Wednesday, February 21, 2007

The Debates (Virginia) June 25, 1788:

Excerpts;

...The amendments contained in this paper are those we wish; but we shall agree to any others which will not destroy the spirit of the Constitution, or that will better secure liberty....

...I have no dread that they will immediately infringe the dearest rights of the people, but that the operation of the government will be oppressive in process of time. Shall we not pursue the dictates of common sense, and the example of all free and wise nations, and insist on amendments with manly fortitude? ...

...What are the great objections now made? Are they local? What are the amendments brought forth by my friends? Do they not contemplate the great interests of the people, and of the Union at large? ...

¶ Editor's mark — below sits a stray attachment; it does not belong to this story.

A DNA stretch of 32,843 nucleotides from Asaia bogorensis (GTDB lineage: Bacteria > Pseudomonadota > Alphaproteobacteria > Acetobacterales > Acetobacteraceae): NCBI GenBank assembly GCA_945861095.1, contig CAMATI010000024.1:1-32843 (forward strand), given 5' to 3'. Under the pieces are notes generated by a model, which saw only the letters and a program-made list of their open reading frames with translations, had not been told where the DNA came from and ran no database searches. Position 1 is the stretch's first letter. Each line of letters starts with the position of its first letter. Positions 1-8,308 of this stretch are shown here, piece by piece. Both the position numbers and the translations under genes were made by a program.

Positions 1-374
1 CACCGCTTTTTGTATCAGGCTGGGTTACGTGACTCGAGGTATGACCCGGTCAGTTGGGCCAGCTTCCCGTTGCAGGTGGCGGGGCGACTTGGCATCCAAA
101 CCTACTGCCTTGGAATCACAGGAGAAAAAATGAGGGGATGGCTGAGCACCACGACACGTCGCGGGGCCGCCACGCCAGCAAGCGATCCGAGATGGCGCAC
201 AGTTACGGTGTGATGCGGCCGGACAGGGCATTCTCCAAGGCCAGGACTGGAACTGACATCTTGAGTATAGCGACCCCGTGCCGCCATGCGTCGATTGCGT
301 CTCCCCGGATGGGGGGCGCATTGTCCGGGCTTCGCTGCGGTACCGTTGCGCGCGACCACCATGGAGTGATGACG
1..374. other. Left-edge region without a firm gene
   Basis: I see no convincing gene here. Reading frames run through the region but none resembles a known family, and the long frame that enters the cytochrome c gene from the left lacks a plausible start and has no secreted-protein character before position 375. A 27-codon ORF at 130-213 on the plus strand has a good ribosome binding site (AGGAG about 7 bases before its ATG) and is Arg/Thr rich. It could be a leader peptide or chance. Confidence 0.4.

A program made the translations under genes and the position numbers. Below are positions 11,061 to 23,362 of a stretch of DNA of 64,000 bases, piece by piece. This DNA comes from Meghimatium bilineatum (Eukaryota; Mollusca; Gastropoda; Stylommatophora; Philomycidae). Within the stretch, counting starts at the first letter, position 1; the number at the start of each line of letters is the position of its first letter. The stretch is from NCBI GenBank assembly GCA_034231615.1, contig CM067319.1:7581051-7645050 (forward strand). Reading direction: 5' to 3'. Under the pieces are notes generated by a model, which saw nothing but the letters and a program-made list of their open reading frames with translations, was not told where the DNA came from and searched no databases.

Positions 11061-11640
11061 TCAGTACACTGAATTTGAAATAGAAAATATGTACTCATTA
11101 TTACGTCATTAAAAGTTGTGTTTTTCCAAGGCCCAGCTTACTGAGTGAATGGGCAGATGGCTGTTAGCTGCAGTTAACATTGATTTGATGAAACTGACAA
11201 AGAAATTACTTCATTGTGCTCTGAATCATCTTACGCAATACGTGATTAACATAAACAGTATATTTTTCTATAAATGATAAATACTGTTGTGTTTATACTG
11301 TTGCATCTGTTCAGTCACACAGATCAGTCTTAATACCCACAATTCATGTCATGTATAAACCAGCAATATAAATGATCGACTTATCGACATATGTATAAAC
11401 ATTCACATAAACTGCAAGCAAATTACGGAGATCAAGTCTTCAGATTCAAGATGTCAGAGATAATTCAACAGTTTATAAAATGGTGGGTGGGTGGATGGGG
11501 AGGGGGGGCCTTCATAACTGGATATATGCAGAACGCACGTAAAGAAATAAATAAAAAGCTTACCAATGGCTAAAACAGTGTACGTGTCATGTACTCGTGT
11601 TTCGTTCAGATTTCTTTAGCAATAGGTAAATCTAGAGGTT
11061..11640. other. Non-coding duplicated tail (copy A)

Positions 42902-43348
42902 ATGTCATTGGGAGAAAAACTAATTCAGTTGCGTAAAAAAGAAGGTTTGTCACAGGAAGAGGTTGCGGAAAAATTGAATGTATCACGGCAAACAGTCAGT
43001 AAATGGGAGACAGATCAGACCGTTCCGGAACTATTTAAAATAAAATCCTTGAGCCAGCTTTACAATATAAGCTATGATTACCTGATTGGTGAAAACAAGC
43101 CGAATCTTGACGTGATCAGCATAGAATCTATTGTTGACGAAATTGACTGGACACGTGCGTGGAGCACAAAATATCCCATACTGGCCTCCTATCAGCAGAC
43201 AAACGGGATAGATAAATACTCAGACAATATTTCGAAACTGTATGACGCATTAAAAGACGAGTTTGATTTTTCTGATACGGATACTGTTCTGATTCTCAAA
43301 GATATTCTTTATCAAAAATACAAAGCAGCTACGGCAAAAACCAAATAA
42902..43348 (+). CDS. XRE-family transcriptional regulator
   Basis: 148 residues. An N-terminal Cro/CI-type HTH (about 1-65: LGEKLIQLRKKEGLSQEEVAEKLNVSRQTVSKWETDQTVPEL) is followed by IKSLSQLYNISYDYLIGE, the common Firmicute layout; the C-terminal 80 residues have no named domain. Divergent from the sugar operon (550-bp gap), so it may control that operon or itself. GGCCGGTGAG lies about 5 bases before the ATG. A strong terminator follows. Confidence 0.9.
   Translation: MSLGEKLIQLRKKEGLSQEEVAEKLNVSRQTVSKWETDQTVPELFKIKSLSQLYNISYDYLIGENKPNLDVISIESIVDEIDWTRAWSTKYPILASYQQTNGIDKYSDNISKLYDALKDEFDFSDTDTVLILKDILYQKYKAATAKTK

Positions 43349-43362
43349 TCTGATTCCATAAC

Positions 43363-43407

... States are but an aggregate of individuals...

...Because we have granted power. Because the amendments you propose will diminish their power...

...We only wish to do away ambiguities, and establish our rights on clear and explicit terms. If this be done, we shall all be like one man--we shall unite and be happy...

...The people are not to be disarmed of their weapons. They are left in full possession of them...


Full article here.

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